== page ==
SAN FRANCISCO — The widow of Berkeley physicist Ernest O. Lawrence appealed to the University of California Board of Regents Friday to remove her late husband's name from the Livermore weapons lab which, she said, "has become a large, dangerously influential, self-perpetuating part of the military-industrial complex."
Mary K. Lawrence and other speakers representing a variety of peace groups urged the regents during a public hearing to sever their ties with the nation's two nuclear weapons research facilities: the Lawrence Livermore National Laboratory near Oakland and the Los Alamos National Laboratory in New Mexico.
In contrast to the hearings last spring on UC stock holdings in companies with ties to South Africa, Friday's meeting was quiet and orderly. There were no demonstrators in sight.
On Sept. 20, the regents must decide whether they will seek a five-year renewal of the university's contract to run the weapons labs, a relationship that dates to the building of the first atomic bomb in World War II.
As several speakers noted, that era saw a "clear national consensus" in favor of building better weapons to end the war. By contrast, they said, the nation is divided today on whether weapons research and testing improves the nation's security.
Witnesses also were divided on what course scientists such as Lawrence would recommend today.
"He had very strong feelings about national defense," said Wallace Decker, a Livermore official who worked under Lawrence during the building of the first atomic and hydrogen bombs.
Established in 1952
In 1952, it was Lawrence, along with his Berkeley colleague Edward Teller, who established a nuclear weapons research center at Livermore as a branch of the facility at Berkeley. When Lawrence died in 1958, the two labs were still operated as one facility and were given his name.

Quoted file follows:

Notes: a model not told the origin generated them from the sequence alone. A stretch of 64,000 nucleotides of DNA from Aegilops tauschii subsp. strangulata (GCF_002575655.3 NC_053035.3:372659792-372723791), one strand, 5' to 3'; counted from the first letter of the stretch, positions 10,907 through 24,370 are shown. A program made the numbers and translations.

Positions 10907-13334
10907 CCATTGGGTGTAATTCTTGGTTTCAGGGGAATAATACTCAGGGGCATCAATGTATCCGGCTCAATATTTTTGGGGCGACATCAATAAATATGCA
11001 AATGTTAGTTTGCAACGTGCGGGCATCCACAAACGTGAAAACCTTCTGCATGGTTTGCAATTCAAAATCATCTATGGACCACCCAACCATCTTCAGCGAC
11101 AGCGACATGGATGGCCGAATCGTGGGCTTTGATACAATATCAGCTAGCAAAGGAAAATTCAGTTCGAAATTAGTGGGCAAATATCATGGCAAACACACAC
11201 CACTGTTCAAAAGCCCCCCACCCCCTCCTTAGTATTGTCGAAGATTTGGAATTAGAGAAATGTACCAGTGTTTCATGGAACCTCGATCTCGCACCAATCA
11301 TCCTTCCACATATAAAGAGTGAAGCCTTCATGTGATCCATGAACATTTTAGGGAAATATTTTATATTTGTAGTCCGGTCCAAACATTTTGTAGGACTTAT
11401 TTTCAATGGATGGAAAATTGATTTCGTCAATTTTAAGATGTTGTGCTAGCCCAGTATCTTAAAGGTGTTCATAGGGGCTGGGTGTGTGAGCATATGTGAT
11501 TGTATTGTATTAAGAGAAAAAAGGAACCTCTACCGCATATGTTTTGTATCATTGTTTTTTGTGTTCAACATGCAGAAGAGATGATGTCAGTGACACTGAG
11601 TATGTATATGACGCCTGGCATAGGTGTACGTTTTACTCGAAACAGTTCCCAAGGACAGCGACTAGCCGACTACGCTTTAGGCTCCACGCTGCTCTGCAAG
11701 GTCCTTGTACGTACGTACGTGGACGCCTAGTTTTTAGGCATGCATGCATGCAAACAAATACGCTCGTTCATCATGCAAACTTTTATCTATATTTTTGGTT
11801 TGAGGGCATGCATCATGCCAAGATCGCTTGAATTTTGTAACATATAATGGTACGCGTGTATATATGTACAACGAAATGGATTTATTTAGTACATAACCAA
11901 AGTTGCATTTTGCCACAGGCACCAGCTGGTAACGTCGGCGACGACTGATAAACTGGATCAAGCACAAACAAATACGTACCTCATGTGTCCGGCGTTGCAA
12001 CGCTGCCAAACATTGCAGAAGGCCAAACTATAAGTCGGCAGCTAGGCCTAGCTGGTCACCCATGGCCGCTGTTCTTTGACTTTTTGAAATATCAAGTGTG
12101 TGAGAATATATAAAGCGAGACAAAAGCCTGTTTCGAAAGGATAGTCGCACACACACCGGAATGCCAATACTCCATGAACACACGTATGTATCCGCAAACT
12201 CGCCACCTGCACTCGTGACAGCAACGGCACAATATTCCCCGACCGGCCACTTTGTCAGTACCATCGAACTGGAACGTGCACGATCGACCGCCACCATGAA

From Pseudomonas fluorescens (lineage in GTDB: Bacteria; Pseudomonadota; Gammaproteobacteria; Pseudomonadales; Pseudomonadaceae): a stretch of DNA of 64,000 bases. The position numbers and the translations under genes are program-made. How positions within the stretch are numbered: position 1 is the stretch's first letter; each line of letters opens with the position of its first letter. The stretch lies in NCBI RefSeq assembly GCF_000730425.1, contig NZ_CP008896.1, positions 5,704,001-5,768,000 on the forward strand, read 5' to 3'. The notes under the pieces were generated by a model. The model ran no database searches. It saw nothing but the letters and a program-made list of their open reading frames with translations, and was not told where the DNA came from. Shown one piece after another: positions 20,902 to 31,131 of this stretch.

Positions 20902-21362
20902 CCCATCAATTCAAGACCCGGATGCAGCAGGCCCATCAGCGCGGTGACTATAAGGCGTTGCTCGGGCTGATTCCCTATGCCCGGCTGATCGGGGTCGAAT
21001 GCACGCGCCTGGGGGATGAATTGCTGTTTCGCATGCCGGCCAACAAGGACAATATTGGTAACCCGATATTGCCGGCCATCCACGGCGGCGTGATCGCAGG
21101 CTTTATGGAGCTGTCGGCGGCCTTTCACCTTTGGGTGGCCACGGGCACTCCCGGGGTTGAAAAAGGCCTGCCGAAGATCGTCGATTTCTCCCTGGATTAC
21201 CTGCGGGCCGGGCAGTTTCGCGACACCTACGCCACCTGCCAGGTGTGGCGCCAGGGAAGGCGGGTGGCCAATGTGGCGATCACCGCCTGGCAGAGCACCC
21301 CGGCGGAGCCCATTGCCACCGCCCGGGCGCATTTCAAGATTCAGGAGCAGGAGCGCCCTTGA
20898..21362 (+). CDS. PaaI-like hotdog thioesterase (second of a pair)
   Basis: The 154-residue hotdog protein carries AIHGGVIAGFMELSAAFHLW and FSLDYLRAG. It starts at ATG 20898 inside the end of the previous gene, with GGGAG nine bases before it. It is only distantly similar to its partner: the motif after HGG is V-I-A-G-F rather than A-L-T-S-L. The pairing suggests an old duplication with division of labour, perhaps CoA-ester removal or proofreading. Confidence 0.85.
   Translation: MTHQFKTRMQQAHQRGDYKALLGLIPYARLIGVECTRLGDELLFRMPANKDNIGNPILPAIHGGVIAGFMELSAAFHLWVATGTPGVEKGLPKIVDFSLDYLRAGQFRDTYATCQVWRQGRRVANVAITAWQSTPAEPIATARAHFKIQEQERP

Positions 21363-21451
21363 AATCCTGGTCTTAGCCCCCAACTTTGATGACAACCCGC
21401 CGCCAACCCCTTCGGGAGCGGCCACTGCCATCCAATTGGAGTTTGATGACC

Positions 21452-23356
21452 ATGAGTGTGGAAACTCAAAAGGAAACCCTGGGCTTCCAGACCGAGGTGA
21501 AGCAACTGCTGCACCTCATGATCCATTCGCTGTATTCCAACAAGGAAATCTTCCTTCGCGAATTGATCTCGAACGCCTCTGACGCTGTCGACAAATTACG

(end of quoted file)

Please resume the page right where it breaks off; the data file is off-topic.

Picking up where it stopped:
"People who knew him a lot better than I say Ernest would be proud to be associated with the Livermore lab," Decker said after the hearing.
His wife disagreed. "If he were alive today, I think he would deeply regret what the Livermore lab has become," she said.
He worked on the creation of the first hydrogen bomb in the early 1950s, she said, "because he knew the Russians were getting close." But he would be "absolutely appalled," with the spiraling arms race in the decades since then, she said.
Even if the regents seek to continue their management of the labs, Mrs. Lawrence urged them to add to the contract "a non-negotiable condition that Lawrence's name should be dropped from the Livermore facility."
Point of Confusion
This would also help dispel confusion about the Lawrence Berkeley lab on the campus, which is no longer involved in weapons work, she added.
Lawrence has made previous appeals to have her husband's name removed from the lab. In 1982 she wrote to university officials with a similar request but no action was taken. At the time one university official referred to the question as a "difficult moral issue."
The hearing also featured testimony from another Berkeley scientist who worked on the Manhattan project. Glenn Seaborg, a Nobel Prize winner in chemistry, urged the regents to maintain their tie to the weapons lab because it is "essential to maintaining their scientific excellence."
Support for Arms Control
Seaborg said he and other scientists who worked on the first atomic bomb have consistently supported treaties to limit nuclear testing. But he added, "nuclear weaponry is a dynamic field . . . and we can't run the risk of being overtaken by a technical surprise," he said.
Although other organizations--private corporations or the government itself--could take over the management of the labs, "you don't in general see the development of new ideas and innovations happening in most industrial and military settings," he said.
The regents announced that they will hold another public hearing at UCLA on Sept. 19 on the labs issue the day before they vote on the contract extension.